As such, I feel sorry for him losing his job, yet I feel no sorrow for his election to stay for months without pay.
     
  10. ToTTenTranz

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    From what I could understand, the guy did look for other jobs but between being very hard getting something game-related occupations in Seoul and their HR constantly promising the paychecks would come very soon, he ended up in that situation.

    But yeah, he's at least a bit guilty for not seeing it coming.
     
  11. Silent_Buddha

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    It's strange that he had such a hard time getting looked at by another software developer as PC development is very strong in S. Korea. I'm wondering if maybe his skills just weren't good enough. Alternatively he maybe wasn't looking nearly as hard as he claimed he was.

    Regards,
    SB
     
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  12. Davros

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    Alternatively maybe there were no vacancies.
     
  13. Silent_Buddha

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    He stopped getting paychecks in Feb. 2016, ~10 months ago. Even assuming he didn't start looking for a job right away, it's likely he'd presumably been looking for at least 6 months. I find it hard to believe that no software engineers were hired in S. Korea during that time.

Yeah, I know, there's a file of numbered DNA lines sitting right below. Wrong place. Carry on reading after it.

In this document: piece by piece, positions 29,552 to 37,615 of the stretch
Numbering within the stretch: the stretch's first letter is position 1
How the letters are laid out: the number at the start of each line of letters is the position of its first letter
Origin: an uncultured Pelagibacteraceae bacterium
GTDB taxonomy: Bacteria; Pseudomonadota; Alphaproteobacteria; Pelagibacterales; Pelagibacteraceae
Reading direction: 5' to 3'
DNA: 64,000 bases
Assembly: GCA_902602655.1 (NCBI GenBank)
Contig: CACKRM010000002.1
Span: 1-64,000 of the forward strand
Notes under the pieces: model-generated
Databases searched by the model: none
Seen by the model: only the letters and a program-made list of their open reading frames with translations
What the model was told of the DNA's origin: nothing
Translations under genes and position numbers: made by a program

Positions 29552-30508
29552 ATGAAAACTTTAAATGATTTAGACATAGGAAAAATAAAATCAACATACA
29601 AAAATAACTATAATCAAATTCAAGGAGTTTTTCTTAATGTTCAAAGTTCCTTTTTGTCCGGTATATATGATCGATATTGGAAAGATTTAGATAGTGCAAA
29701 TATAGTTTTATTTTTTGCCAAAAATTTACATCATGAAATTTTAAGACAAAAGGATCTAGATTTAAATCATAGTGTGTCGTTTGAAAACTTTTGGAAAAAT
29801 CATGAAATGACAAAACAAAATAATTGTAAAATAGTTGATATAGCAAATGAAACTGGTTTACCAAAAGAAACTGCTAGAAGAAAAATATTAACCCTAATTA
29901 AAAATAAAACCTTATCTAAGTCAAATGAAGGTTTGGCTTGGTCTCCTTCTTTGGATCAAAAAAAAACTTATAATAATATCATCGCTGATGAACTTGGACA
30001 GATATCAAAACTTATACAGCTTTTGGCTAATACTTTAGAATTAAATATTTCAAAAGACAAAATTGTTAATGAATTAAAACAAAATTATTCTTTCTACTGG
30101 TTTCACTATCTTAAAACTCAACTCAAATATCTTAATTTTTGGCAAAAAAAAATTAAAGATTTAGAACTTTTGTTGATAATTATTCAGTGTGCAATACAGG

I'd also be surprised if many of the former employees at the S. Korean development studio haven't already received offers from other companies in the country.

    Then again, how many employees at that development house were working there for no pay purely because no other software company in the area felt they were good enough to hire and how many truly felt that they'd eventually get their paychecks.

    I'm not saying that the situation is anything but bad. But there are a lot of opportunities in S. Korea for game programmers. It isn't like the employees are in a country where there actually are few opportunities for game programmers.

    Regards,
    SB
     
    #13 Silent_Buddha, Dec 22, 2016
    Last edited: Dec 22, 2016
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  14. Davros

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    Do you also find it hard to believe there may be more software engineers looking for jobs than vacancies ?
     
  15. Otto Dafe

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    Seven studios seems an awful lot. By comparison Dice has 2, Blizzard 9, iD 2, and Epic 6. I tried to think of more besides Epic that weren't wholly owned or backed by a publisher but drew a blank.
     
  16. Jupiter

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    Now they are going to rid the relatively unimportant studios which should have closed years ago when the companies condition is viewed.

    Warface was a success and the Kiev Studio probably generated a surplus with it. Crytek keeps the studios in Frankfurt and Kiev.

    With the VR games Crytek has invested too much work and made too little money. In addition many extermal studios have not delivered anything. In Sofia, Arena of Fate was developed for many years. Nothing has come of it.
     
  17. Silent_Buddha